When will petrol cars become illegal in the UK?
At COP26 in Glasgow last year, Prime minister Boris Johnson outlined his plans to scrap the selling of petrol-powered cars by the year 2030, but many people have misinterpreted this announcement.
The upcoming ban on petrol vehicles does not mean that cars using fossil fuel will be illegal to drive by this time like many erroneously believe. The 2030 law change is part of a longer process designed to phase out the use of internal combustion engine (ICE) vehicles with no new petrol vehicles being produced and sold in the UK.
Ministers are focused on creating a greener Britain but also on the driving industry. As the number of cars running on petrol becomes less available to buy, more people must seek out alternative options such as electric vehicles (EVs). Read on for a closer look at the sale of new petrol cars coming to an end here in the UK, and how this will impact drivers.
An initiative to outlaw petrol cars in Britain
In 2019 PM Johnson confirmed that he intended to bring forward the planned ban on new petrol sales from the year 2040 to 2035. However, in November 2020 the Prime Minister moved the deadline once more. Now as of 2030 no new petrol cars will be sold in the UK, although certain hybrid vehicles will remain unimpacted until 2035. To be exempt from the band, hybrids must be able to achieve was Johnson referred to as “significant distances” without producing any emissions.
The Government is now encouraging the UK public to make the move to buying an electric vehicle over a petrol or diesel car and carrying out plans to expand the country’s current infrastructure providing EV charging.
"Motorists who own a petrol vehicle will still be able to drive it freely on UK roads after 2030, however, many city centres may follow London’s example adding similar tolls like its Ultra-Low Emissions Zone"
Why are petrol cars being banned?
Experts anticipate that the petrol car ban will improve the air quality and reduce the amount of greenhouse gas emissions in Britain. Petrol-powered cars emit CO2, and the UK currently has a legal target to meet. By the year 2050 it must cut the greenhouse gases it produces to achieve net-zero.
While emissions produced by petrol and diesel vehicles can be reduced by advanced exhaust systems and special additives, electric cars are a far cleaner vehicle for the road. During use, no tailpipe emissions are produced and only minimal particles from brakes and tyres. Additionally, the production processes involved in manufacturing electric cars can also be clean, employing renewable energy sources such as solar or wind power.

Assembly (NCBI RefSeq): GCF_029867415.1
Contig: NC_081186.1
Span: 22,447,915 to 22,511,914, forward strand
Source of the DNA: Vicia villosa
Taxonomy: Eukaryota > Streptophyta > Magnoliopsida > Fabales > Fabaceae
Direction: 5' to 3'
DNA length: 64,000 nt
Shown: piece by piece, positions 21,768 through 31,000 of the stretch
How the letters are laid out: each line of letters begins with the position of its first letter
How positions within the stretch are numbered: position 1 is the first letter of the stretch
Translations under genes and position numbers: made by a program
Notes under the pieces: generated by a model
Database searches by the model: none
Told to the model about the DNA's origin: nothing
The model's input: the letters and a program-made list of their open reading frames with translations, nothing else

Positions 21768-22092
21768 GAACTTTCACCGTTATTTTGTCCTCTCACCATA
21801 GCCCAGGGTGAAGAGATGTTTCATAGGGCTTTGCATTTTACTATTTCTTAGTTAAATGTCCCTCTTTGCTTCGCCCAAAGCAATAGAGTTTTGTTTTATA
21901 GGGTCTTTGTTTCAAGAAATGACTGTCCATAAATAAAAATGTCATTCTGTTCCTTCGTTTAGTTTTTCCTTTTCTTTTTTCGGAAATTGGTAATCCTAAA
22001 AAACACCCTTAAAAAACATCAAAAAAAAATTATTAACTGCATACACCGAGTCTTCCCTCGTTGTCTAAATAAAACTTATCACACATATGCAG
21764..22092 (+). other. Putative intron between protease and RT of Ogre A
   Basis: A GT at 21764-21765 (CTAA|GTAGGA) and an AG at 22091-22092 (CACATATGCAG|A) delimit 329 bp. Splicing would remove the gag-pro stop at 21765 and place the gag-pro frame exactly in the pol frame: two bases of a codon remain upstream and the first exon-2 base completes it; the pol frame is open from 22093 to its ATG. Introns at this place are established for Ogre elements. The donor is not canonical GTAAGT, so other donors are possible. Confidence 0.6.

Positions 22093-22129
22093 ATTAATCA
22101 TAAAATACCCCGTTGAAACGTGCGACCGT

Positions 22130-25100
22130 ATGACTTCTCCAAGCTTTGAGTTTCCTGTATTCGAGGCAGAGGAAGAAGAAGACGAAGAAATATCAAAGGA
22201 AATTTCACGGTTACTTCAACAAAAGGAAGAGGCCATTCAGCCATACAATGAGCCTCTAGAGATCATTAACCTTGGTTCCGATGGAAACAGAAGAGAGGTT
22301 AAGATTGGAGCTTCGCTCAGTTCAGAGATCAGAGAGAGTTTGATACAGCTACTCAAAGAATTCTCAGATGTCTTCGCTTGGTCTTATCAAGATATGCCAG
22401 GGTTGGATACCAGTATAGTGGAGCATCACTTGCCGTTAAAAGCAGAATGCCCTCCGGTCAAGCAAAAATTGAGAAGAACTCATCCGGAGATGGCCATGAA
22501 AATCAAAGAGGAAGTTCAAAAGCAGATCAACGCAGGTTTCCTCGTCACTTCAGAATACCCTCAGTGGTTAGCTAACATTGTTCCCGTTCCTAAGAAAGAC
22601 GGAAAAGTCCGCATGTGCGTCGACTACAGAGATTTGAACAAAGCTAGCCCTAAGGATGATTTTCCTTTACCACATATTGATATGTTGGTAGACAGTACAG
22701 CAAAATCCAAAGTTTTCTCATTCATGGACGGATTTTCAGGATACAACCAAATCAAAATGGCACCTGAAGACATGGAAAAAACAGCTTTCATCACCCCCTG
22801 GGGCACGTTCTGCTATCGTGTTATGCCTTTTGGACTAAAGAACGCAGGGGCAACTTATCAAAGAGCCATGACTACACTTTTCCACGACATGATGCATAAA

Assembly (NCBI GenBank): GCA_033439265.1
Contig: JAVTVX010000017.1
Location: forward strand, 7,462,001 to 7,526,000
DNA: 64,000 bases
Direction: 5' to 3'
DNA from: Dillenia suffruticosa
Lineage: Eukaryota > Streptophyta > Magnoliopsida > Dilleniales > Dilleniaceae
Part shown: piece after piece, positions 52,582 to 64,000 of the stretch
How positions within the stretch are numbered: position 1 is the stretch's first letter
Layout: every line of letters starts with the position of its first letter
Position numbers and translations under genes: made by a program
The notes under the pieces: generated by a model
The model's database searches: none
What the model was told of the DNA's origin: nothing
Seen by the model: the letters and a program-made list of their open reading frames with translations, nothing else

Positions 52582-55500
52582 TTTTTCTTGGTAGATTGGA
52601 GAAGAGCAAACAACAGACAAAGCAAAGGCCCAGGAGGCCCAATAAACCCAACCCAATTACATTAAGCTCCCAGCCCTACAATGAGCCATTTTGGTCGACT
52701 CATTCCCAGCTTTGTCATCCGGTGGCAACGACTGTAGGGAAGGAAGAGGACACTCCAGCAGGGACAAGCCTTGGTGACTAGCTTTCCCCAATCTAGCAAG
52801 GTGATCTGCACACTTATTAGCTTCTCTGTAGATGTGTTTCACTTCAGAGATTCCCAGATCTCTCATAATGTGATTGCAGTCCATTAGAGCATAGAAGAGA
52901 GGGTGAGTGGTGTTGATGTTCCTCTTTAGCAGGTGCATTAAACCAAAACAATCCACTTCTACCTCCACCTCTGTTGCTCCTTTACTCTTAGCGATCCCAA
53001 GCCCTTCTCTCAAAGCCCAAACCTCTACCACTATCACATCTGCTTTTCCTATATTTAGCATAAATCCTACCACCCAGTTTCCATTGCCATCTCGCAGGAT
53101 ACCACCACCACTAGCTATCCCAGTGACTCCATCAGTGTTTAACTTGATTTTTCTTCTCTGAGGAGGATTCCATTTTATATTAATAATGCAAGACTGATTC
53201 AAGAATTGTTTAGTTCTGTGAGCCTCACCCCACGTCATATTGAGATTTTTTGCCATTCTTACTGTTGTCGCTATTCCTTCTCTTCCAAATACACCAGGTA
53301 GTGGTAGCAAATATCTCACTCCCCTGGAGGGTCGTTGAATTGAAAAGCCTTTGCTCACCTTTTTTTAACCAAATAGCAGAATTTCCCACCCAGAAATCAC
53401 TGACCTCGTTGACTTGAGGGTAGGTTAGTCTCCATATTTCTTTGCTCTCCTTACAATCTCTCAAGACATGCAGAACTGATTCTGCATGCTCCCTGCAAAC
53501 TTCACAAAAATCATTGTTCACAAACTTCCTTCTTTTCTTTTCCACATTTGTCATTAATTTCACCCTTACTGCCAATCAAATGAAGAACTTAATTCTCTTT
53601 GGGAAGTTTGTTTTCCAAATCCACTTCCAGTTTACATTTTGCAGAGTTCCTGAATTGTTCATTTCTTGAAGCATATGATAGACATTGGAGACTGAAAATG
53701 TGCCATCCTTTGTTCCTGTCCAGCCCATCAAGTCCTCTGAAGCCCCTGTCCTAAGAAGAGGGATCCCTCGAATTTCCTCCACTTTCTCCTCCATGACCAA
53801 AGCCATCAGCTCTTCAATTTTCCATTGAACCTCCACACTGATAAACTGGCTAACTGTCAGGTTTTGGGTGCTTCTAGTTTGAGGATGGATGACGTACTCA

What does the ban mean for petrol car owners?
Motorists who own a petrol vehicle will still be able to drive it freely on UK roads after 2030, however, many city centres may follow London’s example adding similar tolls like its Ultra-Low Emissions Zone (ULEZ) charge.
While brand new petrol cars will not be legal to buy in the UK, second-hand ICE models will be able to change hands within the law. As a result, it is likely we will still see petrol cars driven on UK roads by the year 2044, at least.
However, given rising UK petrol prices, the lack of new models to buy in 2030, many drivers of petrol cars may choose a different ride. While still expensive to buy in comparison, electrical vehicles require no road tax payments and currently never pay congestion charges, making them an equitable option.
Electric vehicle insurance
While EVs were once costly to insure, prices have significantly dropped in recent years. Today, policies designed for Electric cars are often more affordable than the available cover for internal combustion engine vehicles. Figures recently revealed by the Association of British Insurers confirmed that EV insurance lowered in price last year after an influx of insurers entered the UK market to serve the increasing number of electric-powered cars in Britain.
While standard car insurance is required by EVs, just like petrol cars, EV GAP insurance is also available to buy. Owners of EVs who experience a serious accident will find that their policy won’t always pay for them to buy a brand-new vehicle. Just like cars that run on petrol, in their first year EVs depreciate by between 15 and 35 per cent and after three years, by 60 per cent.
For expert advice on GAP insurance or a quick quote for GAP insurance, contact Direct Gap now.